KEY BISCAYNE, Fla. (WSVN) – An investigation is underway after a small plane was forced to make an emergency landing in Key Biscayne, leaving one person injured.
According to officials, two people on board a Cessna 172 were doing instrument flight rule training when the engine started to sputter. That’s when they decided to make an emergency landing along 600 Crandon Boulevard.
The plane struck a light pole and tree before it landed.
The student suffered a broken nose. Otherwise there were no injuries to report, said officials.
“It’s great that they walked away,” said a bicyclist who stopped after noticing the odd sight of the battered plane on the side of the road.
“At 11:23 p.m., Miami-Dade Fire Rescue responded to a possible plane down on Crandon Boulevard,” said MDFR Chief Ralph Baena. “When we arrived, we found that a plane had to make an emergency landing.”
Officials said the plane left Miami Executive Airport around 8:30 p.m., Thursday, and was headed to Fort Lauderdale Executive and Palm Beach International. At this point, it is unknown if the plane intended to land at either one of the airports, or if it was just flying in that general direction.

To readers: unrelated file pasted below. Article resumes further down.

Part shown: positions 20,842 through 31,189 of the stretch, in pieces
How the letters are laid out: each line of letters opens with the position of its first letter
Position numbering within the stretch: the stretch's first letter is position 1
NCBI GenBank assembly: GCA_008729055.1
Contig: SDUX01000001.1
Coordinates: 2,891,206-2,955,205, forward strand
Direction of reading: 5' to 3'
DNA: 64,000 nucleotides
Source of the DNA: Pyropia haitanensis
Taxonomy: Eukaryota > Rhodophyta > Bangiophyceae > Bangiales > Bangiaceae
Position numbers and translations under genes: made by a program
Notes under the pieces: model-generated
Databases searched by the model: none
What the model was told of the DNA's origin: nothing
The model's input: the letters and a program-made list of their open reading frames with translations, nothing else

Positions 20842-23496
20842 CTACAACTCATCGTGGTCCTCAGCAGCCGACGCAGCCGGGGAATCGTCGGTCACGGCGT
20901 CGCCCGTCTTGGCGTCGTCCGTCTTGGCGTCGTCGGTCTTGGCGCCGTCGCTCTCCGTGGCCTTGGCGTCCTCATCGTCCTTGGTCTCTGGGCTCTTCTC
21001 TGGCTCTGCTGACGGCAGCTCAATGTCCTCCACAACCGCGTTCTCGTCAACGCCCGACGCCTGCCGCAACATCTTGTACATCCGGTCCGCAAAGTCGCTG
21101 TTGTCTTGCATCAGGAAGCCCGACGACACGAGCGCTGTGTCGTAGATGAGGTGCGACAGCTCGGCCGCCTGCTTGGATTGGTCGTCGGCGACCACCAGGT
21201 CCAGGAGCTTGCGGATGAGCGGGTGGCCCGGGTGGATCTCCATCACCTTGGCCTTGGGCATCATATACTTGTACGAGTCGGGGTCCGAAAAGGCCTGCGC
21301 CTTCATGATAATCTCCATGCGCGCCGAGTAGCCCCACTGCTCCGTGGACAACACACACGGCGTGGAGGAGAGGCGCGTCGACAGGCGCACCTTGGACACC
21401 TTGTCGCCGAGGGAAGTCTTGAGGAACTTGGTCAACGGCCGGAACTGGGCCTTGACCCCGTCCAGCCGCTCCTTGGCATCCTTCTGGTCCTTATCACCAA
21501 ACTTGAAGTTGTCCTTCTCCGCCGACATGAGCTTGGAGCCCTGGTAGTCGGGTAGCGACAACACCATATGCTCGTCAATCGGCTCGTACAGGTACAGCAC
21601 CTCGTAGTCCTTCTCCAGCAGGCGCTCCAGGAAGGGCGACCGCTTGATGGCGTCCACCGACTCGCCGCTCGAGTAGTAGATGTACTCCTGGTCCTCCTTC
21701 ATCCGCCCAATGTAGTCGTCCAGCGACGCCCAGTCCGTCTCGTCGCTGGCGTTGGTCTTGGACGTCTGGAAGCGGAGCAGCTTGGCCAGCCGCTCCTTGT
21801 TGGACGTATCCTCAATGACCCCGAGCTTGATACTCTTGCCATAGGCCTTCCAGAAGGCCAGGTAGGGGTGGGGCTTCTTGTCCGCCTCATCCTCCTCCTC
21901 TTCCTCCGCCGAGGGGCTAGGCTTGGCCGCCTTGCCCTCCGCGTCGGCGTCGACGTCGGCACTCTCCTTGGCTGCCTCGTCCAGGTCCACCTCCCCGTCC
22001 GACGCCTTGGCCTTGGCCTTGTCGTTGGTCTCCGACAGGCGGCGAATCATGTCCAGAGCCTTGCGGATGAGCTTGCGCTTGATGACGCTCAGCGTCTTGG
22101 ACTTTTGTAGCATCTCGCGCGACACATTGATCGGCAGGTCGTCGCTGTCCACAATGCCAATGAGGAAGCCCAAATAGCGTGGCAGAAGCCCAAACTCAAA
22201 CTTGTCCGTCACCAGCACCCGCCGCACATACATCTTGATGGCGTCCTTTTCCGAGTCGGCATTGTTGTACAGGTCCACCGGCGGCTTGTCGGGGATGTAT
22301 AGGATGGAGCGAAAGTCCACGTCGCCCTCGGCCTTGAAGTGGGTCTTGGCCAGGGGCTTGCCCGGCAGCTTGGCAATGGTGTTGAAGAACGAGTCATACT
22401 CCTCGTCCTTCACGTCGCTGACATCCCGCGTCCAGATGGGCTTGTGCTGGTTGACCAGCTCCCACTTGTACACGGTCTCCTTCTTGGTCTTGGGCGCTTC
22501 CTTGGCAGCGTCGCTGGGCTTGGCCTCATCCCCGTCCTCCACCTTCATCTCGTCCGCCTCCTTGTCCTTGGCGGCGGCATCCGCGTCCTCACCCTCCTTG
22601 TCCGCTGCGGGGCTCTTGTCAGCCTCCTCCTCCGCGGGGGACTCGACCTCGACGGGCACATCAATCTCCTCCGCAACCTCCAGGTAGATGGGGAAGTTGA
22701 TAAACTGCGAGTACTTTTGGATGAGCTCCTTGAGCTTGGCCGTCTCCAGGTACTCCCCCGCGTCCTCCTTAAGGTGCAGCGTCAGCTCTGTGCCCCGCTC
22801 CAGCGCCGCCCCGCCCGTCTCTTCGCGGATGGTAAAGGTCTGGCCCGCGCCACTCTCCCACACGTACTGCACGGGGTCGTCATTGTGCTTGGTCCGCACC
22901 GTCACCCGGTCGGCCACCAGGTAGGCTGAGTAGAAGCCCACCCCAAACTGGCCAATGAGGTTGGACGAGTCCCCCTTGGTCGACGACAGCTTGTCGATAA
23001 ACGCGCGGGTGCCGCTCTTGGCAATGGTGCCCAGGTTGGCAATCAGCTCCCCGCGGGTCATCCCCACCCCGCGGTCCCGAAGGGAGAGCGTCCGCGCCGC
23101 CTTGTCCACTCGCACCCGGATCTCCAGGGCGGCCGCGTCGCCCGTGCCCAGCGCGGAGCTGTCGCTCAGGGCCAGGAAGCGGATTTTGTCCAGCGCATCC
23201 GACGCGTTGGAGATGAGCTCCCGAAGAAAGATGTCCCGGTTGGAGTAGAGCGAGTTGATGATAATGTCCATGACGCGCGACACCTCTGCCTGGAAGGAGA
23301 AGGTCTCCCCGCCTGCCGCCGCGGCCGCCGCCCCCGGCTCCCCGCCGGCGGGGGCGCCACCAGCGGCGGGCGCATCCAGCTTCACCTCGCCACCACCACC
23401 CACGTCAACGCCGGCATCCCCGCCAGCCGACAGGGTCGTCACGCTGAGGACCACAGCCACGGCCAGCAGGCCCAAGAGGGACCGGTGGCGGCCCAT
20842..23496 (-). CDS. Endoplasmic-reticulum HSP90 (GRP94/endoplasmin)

“You know, it’s not something you see every day,” said Baena, “so it definitely makes for an interesting call.”
The student pilot suffered a broken nose, while the flight instructor, said to be in his 30s, is expected to be OK.
“Along with the assistance of Key Biscayne Fire Rescue we rendered two patients,” said Baena. “One was stable and one got transported with minor injuries to a local hospital.”
Investigators said the student and instructor are part of Dean International Flight School.
This is the second plane crash involving a Dean International plane in just two weeks. Last Thursday, a 28-year-old man lost his life after crashing a Cessna 152 single-engine plane in the Everglades.
By Friday morning, employees of Dean International had removed the wings from the plane. It will be put on a flatbed truck and taken away from the scene to be more closely inspected.
The National Transportation Safety Board and the Federal Aviation Administration are now looking into this crash landing.
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